Cyndi Freeman, 47; burlesque artist, storyteller and part-time bartender; Sunset Park, Brooklyn
“Theme shows add the excitement of who’s going to be who and how they’ll send it up. We were sitting there, coming up with so many bits, we had to figure out which to cut! It’s fun to write, and doubly fun to watch audiences get it.
I think part of the attraction is how Mad Men looks. I tend to occasionally dress vintage, and it’s not as comfortable as a pair of jeans. The thing about Mad Men is we all wish we could look like that, and do that all the time —but we’re too addicted to comfort.
The show presents ideas about relationships, sex and the hierarchy of male and female that were real, but have changed. Looking back in 2012 lets us register our own thoughts on those topics, and question our own points of view and think about why they changed and why we have our opinions.”
Handsome Brad Lawrence, 39; burlesque host, storyteller and writer; Sunset Park, Queens; left
“Mad Men is as well-written as any novel has attempted to be. They’ve created a mythology so deep that it’s ripe for homage and parody. We had so many jokes and details from the show to throw in. A large part is a love of the characters, and audiences spend a lot of time falling in love with the characters. So to get a burlesque spin on something you love, to laugh at something you’re emotionally invested in… It’s a deeper laugh.”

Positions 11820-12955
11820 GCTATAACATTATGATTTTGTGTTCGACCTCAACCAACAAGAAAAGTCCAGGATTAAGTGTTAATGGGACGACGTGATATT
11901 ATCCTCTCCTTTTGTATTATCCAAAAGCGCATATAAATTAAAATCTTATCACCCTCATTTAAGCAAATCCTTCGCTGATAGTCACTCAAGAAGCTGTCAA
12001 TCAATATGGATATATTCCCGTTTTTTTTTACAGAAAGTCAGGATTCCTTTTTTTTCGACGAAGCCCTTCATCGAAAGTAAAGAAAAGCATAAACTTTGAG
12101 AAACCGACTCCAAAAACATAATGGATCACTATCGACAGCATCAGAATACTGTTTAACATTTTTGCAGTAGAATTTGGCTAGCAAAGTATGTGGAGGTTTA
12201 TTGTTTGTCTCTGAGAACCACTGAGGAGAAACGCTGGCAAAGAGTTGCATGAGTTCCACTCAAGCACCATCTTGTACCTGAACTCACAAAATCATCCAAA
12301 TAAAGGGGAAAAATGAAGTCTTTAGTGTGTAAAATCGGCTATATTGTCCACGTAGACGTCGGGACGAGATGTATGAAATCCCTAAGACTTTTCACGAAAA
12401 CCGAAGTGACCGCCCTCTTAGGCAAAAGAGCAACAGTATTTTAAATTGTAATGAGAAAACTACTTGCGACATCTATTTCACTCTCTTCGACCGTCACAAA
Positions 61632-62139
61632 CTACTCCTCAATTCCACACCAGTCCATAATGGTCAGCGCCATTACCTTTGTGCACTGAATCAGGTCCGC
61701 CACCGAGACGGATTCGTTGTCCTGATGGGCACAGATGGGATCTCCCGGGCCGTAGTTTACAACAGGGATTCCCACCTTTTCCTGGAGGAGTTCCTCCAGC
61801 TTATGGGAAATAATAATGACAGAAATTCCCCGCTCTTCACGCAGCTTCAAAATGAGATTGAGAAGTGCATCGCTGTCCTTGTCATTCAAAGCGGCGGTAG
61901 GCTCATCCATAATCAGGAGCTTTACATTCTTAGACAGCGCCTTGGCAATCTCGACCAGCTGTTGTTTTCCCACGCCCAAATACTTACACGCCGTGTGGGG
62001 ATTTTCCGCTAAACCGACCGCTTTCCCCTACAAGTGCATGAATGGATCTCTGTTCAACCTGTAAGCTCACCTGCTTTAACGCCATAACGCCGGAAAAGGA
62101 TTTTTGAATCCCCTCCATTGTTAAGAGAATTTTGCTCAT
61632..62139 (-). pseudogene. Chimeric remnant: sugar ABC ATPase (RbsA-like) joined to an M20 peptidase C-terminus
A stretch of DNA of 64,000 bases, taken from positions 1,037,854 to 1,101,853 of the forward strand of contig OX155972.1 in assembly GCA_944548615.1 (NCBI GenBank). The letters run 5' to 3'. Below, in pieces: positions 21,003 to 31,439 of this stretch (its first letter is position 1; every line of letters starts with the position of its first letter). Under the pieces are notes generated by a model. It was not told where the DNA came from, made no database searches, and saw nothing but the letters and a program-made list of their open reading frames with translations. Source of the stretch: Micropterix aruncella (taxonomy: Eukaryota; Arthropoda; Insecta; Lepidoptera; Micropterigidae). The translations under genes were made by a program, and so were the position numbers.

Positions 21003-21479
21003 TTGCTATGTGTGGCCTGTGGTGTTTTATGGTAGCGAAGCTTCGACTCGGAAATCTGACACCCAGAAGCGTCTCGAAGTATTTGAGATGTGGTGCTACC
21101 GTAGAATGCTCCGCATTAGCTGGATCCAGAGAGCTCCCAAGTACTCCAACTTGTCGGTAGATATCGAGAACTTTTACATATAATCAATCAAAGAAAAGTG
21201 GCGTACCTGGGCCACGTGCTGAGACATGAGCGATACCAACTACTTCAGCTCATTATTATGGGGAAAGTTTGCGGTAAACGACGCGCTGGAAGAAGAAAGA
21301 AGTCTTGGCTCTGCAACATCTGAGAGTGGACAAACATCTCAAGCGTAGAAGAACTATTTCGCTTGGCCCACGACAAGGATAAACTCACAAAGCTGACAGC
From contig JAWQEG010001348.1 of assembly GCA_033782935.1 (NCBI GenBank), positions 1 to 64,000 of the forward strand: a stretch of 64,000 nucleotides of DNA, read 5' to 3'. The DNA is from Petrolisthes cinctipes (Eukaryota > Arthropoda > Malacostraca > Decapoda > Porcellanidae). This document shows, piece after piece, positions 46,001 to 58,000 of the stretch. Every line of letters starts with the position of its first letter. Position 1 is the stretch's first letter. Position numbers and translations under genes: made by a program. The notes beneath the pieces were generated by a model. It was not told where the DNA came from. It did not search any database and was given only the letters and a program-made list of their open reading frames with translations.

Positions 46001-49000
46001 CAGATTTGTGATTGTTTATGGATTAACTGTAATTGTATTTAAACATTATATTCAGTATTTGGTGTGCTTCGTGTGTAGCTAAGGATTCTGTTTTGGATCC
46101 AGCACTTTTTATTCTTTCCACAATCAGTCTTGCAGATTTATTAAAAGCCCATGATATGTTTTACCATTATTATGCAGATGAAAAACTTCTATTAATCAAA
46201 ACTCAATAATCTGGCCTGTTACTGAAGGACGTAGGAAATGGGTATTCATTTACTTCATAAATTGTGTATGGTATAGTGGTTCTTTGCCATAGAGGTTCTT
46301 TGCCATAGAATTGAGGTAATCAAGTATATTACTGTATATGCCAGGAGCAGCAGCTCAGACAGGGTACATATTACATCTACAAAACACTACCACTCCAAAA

Ginger Twist, 28; burlesque artist; Upper East Side
“I think Mad Men is real; I don’t think it’s cookie-cutter like other shows about the ’60s. I think it shows us what was really happening, and that’s what’s so attractive about it.”
Little Motown, 24; burlesque artist; Brooklyn
“Mad Men struck a chord with me, because I’m in advertising; and it’s great, knowing the history, to see it played out.
Trixie Little; burlesque performer; Prospect Heights, Brooklyn; front
“I think the quality of Mad Men’s aesthetic is something you don’t get on TV a lot. The attention to detail is so sumptuous, and the characters are so amazing. It’s a standard of quality you don’t often see. Everyone’s so sexy, and the lingerie… It’s obvious to blend it with burlesque. And it’s set in an era when burlesque was popular in American culture—they even shot some burlesque scenes at the old Slipper Room!”
Vada James, 27; burlesque performer; Astoria, Queens
“There’s a lot of nostalgia for a bygone era right now.”
The scene: Hotsy Totsy Burlesque Does Mad Men at R Bar
Mad Men has captured our fancy with its blend of strong characters, nostalgia and garter-belted sex appeal—not to mention one very curvy redhead. If you think those qualities sound pretty familiar, you’re right. It’s what we love about burlesque, too, a point not lost on the folks at Hotsy Totsy. Big fans of the show when the they’re offstage, yjrtroupe members blended their passion for Mad Men with some in-jokes—and Cherry Pitz’s trademark pink wig—to create an evening that embraced devotees and novices alike. Backstage, the crew shared some opinions on Sterling Cooper Draper Pryce’s cult appeal, and its influence on their peel.